Road bonds don’t work either because we would pay interest & fees on money we could not use at one time. The DPW & Gas & Light Utility need to coordinate all their road work every month, which would not work with a road bond.

The DPW Advisory Board wanted $1million. The Town Council & Town Administrator wanted a level funded budget at 500K. The Finance Committee wanted 750K.

At the Town Council meeting on April 8 we discussed the money to be allocated to the road work in town. Everyone had feelings about the right amount but no one really knew the facts about the 90 miles of public roads.

The key question is which roads are in need of immediate repairs/repaving and which can wait?

Ed Dombroski came up with a reasonable solution to the problem.

We are having the roads in town color coded (on a map) based on the urgency of repairs needed. We will have this ready for Town Meeting on April 29, so the town can ultimately decide how much we will allocate to the road work. We will be able to see if 10 percent, 30 percent or 50 percent of the roads need immediate repairs or replacement by the report.

Per Mr. Stinson, the town would need about $2.1 million to invest annually to stay ahead of the road work needed. In the past, the state used to supplement all funding for road repairs. Now the state pays for about 30 percent of our town’s needed road repairs. That equates to about $673,000 this year coming from the state, leaving Wakefield with about $1.4 million to allocate towards the roads on our own.

At the end of the day, we will probably need closer to $750,000 this year to really start making a noticeable difference on the roads in our town.

Safety is a critical issue for me in regards to road repair and that is a priority for me over the next 3 years.

We can afford to adjust the budget to make the $750,000 a reality for road repairs and not cause any major issue with the budget.

Come to the Town Meeting on April 29 and let your voice/vote be heard.

TONY LONGO: It costs approximately $350,000 to pave one mile of road in Wakefield, and according to the DPW Director, he needs approximately $2,100,000 to keep pace.  That is quite a shortfall. We absolutely could use more state assistance to meet that objective through additional Chapter 90 funding. I already possess the experience and have solid relationships with all three of the Town’s State Legislators and will make this a priority if reelected on April 23.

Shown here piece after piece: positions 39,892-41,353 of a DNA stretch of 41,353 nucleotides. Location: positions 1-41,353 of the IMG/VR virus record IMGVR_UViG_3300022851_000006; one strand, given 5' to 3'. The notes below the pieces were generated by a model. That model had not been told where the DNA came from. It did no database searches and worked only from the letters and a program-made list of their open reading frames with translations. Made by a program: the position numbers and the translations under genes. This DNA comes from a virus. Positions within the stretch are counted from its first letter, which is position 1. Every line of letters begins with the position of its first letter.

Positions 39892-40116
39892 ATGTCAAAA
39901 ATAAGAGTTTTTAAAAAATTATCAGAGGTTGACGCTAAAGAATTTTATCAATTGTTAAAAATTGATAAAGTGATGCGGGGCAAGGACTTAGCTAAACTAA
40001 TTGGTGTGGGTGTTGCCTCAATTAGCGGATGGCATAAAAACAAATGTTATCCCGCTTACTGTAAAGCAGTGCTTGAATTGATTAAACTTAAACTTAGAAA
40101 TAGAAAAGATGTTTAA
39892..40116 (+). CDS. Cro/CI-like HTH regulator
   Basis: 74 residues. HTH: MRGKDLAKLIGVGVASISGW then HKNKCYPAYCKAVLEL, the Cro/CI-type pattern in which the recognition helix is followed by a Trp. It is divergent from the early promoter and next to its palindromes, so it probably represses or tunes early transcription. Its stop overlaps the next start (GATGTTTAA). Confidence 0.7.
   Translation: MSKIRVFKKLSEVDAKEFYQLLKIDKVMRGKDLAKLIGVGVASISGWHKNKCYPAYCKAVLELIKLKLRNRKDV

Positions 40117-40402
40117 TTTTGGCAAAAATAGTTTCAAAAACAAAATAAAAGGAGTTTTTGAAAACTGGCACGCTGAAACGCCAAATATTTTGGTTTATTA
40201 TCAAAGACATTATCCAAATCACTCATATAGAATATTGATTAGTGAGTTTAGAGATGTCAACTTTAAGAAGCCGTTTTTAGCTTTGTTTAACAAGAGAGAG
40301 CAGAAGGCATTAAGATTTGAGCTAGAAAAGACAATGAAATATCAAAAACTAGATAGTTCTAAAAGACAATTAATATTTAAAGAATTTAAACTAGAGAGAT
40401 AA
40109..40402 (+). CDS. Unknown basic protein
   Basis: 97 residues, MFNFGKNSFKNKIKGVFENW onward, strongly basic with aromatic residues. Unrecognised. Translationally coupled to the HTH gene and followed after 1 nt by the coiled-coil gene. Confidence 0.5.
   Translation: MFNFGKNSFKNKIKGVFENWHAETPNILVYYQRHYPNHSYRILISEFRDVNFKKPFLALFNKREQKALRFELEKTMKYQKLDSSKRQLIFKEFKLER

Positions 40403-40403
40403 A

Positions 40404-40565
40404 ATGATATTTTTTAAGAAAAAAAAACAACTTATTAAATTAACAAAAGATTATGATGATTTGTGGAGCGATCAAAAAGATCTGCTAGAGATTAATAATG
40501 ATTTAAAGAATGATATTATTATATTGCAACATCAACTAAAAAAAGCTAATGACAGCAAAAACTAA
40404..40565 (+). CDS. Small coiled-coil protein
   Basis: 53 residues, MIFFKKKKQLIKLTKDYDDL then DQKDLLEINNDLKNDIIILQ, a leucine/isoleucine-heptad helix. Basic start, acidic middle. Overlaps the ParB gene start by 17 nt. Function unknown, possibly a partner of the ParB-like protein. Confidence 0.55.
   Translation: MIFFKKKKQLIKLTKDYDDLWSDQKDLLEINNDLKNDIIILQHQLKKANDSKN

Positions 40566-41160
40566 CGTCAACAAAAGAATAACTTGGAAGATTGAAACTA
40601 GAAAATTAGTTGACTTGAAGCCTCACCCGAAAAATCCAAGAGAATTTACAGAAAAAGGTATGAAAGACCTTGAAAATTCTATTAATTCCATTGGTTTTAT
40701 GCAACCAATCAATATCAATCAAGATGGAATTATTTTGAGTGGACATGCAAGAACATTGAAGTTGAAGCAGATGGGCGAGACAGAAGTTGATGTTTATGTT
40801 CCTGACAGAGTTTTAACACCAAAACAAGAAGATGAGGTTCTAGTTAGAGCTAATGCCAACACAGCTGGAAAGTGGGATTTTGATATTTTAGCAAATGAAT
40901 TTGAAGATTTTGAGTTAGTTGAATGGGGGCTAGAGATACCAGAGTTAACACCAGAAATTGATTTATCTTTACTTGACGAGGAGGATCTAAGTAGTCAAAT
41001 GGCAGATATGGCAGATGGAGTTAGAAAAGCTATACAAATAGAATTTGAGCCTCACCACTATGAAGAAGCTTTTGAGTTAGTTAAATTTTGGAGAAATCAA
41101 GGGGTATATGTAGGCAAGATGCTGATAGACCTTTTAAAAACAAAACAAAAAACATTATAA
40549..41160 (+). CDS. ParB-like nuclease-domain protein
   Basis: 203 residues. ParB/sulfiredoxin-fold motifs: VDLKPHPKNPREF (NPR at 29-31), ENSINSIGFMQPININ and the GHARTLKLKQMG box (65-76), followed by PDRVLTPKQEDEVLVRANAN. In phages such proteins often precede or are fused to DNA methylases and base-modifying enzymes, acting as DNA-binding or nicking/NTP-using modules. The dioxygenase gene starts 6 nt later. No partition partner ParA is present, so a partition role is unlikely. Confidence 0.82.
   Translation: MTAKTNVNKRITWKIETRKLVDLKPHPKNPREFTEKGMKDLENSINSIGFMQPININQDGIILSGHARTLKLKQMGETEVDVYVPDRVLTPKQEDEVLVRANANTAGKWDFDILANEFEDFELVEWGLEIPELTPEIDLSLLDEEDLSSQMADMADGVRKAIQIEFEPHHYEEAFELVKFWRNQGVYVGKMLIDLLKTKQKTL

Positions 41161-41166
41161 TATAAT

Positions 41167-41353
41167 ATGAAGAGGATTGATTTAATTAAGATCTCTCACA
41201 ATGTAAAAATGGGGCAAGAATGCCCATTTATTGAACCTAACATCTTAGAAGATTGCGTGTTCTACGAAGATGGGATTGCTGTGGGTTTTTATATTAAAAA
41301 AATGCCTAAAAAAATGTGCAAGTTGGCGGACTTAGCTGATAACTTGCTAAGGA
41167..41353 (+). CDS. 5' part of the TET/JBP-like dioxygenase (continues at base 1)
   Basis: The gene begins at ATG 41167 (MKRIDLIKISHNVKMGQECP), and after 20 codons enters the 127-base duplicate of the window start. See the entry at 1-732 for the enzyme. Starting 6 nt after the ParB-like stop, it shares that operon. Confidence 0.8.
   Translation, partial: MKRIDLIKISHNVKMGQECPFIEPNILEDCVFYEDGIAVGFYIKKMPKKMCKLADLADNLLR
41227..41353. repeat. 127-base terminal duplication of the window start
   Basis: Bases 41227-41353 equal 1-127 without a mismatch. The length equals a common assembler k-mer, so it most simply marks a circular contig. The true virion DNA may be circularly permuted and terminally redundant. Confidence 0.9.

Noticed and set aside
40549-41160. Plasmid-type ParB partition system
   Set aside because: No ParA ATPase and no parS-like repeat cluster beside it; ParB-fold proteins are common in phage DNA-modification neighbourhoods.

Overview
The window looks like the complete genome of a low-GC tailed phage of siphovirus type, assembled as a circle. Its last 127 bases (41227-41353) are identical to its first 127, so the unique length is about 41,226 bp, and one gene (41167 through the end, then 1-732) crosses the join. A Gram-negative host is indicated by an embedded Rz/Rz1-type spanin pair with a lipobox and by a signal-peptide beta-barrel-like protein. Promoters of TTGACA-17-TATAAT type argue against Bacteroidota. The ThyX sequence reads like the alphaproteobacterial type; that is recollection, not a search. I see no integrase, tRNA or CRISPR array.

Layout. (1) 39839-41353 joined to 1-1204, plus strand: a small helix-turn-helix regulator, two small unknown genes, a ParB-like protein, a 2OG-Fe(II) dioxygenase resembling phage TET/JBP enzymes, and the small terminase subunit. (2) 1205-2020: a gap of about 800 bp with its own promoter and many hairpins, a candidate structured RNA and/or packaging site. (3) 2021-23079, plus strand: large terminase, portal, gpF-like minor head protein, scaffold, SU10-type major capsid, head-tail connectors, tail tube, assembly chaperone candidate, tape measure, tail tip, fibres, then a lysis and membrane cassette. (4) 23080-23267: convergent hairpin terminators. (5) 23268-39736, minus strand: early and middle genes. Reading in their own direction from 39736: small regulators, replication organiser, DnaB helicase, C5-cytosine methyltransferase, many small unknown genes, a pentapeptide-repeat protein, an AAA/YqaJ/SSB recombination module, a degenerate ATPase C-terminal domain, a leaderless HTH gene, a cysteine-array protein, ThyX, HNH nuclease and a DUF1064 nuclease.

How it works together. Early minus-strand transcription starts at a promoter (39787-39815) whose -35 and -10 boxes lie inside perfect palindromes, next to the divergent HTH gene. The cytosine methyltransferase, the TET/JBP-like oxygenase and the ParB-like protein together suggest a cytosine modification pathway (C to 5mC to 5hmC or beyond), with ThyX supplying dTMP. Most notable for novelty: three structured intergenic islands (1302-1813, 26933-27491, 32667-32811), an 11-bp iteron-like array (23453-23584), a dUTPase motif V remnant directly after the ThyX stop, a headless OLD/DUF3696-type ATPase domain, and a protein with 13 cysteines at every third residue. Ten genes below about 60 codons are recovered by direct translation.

Various Committees and Boards asked for additional funding for road repaving. However, Town Council, on the advice of the Town Administrator, level funded this at $500,000.  Can Wakefield afford to go up a couple of hundred thousand dollars to repave roads? Yes, but we also want to keep the Town’s positive cash flow. We cannot go down the road of some of our neighboring communities and have a proposition 2½ override vote to pay day to day bills.

There has been the suggestion by some to bond a repaving project, but that costs the town additional money via interest and fees associated with any type of bonding project.  Please keep in mind that with every road paving project, there must be coordination with the WMGLD. This ensures that if a road is repaved, we don’t tear it up two years later to install new natural gas lines (about two miles of new lines every year).  Another problem is that there is probably not enough capacity to have every road paved within a short period of time because of the prior reason.

In 2019-2020, National Grid will be repaving 2.4 miles of roads and installing new gas pipelines within Wakefield out of their own pocket when they install upgraded transmission lines. They will also be clearing and paving another mile on the rail to trail project because of the same initiative.